I know that the stigma against mathematics that it’s very hard should not have been there, but I feel its no fault of the people who believe this. First of all, in some cases, it is really hard and this is further bolstered by the fact that the most intelligent people on this planet are pursuing Maths as a research stream. But let me ask you a question – If a thing is difficult, does it mean it’s not enjoyable? Certainly not. Life, itself, is quite difficult but isn’t that what makes it all the more enjoyable. What I mean by that is when you look at the difficulties you overcame, in hindsight, they feel very good. Secondly, however, even when we talk about areas that are relatively easier, the stigma still persists. I feel that this is because of the way in which mathematics is taught. Teachers throw some numbers, theorems, and algorithms towards their students and ask them to get on with it. But that is not how math should be taught. There is a huge role of imagination and visualization as well, which is skipped altogether. This is part of the reason that Math has come to have an image of a very dry and lackluster field. Take this for an example, when students are taught about linear transformations in Linear Algebra, most of the teachers just tell you the algorithm to multiply the linear transformation matrix with the given matrix. They don’t tell you what it is doing exactly to space where your initial vectors were in and to the vectors themselves. That I think is wrong, and if the young students have made up their mind to not pursue Math because of this, then how can we blame. There is a pressing need to change these teaching methods, and nowadays, there are lots of resources on the internet to learn math in a fun way. So, maybe, things will change. I am optimistic about it.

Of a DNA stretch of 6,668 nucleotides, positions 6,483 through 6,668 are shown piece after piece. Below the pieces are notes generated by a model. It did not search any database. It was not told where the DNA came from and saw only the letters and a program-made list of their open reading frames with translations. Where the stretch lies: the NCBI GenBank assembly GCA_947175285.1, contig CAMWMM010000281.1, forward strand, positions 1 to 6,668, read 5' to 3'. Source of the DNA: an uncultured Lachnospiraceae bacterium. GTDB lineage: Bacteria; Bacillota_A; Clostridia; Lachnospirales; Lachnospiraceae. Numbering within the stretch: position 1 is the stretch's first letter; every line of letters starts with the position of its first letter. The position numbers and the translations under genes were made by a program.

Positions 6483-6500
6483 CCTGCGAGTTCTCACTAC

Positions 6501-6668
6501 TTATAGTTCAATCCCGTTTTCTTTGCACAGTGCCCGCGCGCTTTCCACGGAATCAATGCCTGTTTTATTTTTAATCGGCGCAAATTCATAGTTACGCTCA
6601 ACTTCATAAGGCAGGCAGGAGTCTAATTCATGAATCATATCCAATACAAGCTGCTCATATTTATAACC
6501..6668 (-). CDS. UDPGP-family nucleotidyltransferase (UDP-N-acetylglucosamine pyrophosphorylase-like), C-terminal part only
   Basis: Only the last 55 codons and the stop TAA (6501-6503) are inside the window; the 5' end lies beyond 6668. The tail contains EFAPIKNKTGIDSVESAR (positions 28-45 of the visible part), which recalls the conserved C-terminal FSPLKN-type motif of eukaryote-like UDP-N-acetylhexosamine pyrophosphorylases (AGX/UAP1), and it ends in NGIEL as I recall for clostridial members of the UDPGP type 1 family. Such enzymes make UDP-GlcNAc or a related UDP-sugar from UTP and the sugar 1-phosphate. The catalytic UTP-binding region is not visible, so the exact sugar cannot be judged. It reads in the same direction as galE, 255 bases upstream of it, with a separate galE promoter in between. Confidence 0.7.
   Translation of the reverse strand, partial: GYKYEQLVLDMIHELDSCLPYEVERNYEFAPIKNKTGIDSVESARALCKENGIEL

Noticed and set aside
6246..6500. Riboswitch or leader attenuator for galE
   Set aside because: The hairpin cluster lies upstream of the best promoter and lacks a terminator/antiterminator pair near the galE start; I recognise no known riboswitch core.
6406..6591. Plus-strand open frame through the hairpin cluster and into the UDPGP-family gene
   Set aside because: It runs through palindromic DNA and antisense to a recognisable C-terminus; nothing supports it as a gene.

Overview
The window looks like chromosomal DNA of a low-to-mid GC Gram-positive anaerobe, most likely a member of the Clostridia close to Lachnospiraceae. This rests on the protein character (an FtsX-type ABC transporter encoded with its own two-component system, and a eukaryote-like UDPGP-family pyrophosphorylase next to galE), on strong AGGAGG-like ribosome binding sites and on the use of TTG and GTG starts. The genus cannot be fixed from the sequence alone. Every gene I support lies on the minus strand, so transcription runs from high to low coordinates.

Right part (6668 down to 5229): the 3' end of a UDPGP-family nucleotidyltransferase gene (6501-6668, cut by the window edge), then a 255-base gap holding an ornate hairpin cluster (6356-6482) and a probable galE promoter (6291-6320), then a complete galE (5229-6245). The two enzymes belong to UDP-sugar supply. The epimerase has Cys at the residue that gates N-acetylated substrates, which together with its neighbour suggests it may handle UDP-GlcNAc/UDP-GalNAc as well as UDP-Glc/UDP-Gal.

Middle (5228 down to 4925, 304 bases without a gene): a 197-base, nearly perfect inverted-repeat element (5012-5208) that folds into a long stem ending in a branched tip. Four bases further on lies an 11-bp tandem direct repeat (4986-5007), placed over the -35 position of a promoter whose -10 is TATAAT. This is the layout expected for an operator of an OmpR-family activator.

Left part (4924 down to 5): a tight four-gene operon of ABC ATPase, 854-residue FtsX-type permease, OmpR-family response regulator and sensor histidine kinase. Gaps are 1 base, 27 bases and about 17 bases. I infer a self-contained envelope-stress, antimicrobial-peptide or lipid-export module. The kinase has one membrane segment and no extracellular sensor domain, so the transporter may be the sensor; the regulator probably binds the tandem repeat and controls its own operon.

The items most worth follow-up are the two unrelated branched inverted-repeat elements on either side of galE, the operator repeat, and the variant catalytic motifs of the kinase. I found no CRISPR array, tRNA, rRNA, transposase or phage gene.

- You have mentioned that “Teachers throw some numbers, theorems, and algorithms towards their students and ask them to get on with it.” Did you have a negative experience at school during a math class? Did you find the beauty of mathematics through self study?